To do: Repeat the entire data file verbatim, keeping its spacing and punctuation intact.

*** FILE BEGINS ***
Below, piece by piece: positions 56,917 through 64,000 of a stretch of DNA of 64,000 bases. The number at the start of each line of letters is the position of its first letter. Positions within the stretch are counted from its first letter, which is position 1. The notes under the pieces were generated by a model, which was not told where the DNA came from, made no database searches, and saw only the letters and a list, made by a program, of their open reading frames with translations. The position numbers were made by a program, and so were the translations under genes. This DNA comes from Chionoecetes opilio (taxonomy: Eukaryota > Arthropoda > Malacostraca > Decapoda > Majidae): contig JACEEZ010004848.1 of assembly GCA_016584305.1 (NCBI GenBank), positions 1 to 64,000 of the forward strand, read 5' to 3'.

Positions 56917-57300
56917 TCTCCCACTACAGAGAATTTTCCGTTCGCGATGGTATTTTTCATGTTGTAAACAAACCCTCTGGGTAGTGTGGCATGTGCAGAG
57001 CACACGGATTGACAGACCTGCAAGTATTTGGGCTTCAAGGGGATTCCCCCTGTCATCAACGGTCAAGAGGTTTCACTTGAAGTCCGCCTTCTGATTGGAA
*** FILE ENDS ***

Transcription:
Below, piece by piece: positions 56,917 through 64,000 of a stretch of DNA of 64,000 bases. The number at the start of each line of letters is the position of its first letter. Positions within the stretch are counted from its first letter, which is position 1. The notes under the pieces were generated by a model, which was not told where the DNA came from, made no database searches, and saw only the letters and a list, made by a program, of their open reading frames with translations. The position numbers were made by a program, and so were the translations under genes. This DNA comes from Chionoecetes opilio (taxonomy: Eukaryota > Arthropoda > Malacostraca > Decapoda > Majidae): contig JACEEZ010004848.1 of assembly GCA_016584305.1 (NCBI GenBank), positions 1 to 64,000 of the forward strand, read 5' to 3'.

Positions 56917-57300
56917 TCTCCCACTACAGAGAATTTTCCGTTCGCGATGGTATTTTTCATGTTGTAAACAAACCCTCTGGGTAGTGTGGCATGTGCAGAG
57001 CACACGGATTGACAGACCTGCAAGTATTTGGGCTTCAAGGGGATTCCCCCTGTCATCAACGGTCAAGAGGTTTCACTTGAAGTCCGCCTTCTGATTGGAA